I finally got around to sorting through out photos from the Malta trip. It was a good thing we mainly were seeking a lot of time reading by a pool, because Malta and its companion island Gozo are really small! A week was just enough to see everything.
I have to say that Malta is not beautiful. Not like many of the other Mediterranean places we have been, that are so achingly gorgeous. Sadly, I’m guessing that Malta got caught up in the real estate bubble of the last 10 years and then got crashed when it burst. There are so many unfinished construction projects on the islands, terrible infrastructure and streets, rubble everywhere. Granted, it has such a frightful history of being occupied, despoiled, enslaved, overrun, and bombed (right up through World War II), you can’t be surprised that it looks kind of beat up. It’s amazing anything from ancient history survived! The Med just came off a super-hot summer and all the fields on Malta were completely brown and dry, which didn’t help. Perhaps it looks better in a green springtime.
The historic heritage city centers of Valetta and Mdina were great, the more rural little villages on Gozo, and the sea of course was beautiful. But the areas where the tourists were concentrated in the bays and coves around the main urban areas of Valetta were overrun with ugly high-rises and ugly bars and ugly newer malls, and again a lot of places looking like they were abandoned half-finished.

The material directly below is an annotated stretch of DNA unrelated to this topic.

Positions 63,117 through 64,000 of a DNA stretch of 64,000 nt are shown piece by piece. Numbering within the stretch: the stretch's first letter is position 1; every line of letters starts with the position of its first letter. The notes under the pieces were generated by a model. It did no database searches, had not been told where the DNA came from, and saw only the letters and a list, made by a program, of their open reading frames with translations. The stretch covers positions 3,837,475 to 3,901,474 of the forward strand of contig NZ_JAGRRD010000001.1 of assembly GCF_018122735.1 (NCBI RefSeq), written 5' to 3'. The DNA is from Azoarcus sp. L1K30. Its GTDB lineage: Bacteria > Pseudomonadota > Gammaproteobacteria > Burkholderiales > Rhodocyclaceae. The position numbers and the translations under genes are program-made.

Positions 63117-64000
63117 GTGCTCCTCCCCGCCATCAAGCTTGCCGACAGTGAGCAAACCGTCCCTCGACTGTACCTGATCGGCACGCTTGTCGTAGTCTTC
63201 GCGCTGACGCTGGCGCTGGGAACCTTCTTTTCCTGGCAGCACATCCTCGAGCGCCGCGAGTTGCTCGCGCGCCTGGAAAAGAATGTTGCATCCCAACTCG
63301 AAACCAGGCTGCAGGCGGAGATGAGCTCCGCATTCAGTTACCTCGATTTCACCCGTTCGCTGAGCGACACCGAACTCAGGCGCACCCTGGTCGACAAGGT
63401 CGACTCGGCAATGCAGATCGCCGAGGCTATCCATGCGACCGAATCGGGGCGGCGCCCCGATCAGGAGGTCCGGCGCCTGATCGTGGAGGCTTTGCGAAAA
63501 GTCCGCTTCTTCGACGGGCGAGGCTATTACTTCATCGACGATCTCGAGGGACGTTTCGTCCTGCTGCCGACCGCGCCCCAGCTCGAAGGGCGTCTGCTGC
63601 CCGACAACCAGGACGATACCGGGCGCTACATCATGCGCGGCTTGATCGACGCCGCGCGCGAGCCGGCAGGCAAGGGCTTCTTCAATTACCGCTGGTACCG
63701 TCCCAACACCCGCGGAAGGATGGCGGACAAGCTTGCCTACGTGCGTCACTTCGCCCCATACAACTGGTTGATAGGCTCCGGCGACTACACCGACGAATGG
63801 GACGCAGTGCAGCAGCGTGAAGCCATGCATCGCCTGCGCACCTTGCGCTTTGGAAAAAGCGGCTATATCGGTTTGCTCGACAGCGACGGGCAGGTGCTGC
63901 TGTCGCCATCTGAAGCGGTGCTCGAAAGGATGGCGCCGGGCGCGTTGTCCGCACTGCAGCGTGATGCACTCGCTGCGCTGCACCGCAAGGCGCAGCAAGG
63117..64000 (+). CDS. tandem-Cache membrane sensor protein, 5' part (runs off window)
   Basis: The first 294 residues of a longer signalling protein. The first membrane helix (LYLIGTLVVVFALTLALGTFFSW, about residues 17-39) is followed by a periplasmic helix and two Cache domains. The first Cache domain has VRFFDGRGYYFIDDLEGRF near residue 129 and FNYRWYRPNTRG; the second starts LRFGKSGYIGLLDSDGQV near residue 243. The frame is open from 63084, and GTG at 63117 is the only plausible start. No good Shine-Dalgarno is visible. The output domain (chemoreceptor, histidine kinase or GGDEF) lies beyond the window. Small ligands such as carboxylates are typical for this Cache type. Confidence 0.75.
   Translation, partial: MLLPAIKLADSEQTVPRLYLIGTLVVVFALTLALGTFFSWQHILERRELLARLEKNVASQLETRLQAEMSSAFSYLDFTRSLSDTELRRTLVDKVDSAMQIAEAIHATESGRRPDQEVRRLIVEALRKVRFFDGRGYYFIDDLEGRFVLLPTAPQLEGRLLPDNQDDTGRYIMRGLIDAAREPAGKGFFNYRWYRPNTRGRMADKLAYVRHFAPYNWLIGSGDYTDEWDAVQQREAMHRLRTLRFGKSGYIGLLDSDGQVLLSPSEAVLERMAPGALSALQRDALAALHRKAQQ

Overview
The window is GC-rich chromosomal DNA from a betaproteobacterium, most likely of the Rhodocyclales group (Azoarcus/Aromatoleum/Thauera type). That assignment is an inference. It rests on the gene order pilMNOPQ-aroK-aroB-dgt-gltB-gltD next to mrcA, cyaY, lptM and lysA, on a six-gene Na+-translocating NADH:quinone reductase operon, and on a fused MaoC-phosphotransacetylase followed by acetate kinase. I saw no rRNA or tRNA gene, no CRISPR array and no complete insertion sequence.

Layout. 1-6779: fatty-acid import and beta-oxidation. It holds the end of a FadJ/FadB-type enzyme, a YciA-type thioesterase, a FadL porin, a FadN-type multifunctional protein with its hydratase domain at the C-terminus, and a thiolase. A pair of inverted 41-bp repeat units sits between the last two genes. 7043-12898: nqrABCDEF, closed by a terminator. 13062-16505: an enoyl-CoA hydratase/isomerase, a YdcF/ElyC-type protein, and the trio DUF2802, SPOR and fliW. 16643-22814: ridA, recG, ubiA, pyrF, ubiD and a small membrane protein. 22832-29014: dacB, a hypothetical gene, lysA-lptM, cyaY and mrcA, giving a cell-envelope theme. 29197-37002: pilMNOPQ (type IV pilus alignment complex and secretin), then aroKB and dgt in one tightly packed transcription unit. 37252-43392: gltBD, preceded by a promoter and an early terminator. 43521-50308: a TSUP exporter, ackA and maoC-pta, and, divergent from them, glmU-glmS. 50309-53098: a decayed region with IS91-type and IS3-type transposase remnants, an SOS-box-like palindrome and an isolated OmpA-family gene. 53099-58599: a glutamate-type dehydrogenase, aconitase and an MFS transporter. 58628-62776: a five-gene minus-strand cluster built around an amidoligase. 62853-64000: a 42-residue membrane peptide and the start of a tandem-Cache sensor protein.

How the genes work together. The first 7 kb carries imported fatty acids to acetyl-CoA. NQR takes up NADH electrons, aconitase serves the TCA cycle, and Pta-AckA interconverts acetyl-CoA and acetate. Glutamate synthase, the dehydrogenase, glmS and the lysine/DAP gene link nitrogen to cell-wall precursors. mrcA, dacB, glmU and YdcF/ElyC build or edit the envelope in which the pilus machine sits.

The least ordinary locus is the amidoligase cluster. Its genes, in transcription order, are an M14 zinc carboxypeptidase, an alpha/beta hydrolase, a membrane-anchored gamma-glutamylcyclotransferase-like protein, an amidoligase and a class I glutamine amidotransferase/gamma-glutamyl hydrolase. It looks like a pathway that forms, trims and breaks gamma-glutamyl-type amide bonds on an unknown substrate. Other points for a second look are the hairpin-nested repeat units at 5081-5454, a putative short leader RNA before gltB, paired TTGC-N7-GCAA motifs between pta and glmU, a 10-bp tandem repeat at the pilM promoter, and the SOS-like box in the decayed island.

We were so happy that we had chosen a hotel in the center of Malta near Mdina rather than where most of the hotels were, on the ocean. It was originally a palace and had an old world faded yet stately grandeur. And a fantastic pool area. It also had a sister property on the ocean in one of the main hotel zones, so we went there two days to lounge on their “beach”. There aren’t many sand beaches, and any place that has a metal ladder or stairs cut into a rock platform or rocky cliff to the sea, is called a “beach” or “lido”. Even the 5-star hotel we had access to just had a rocky slab on the water and that was their celebrated beach! But we enjoyed watching all the ship and boat traffic, and swimming, anyway.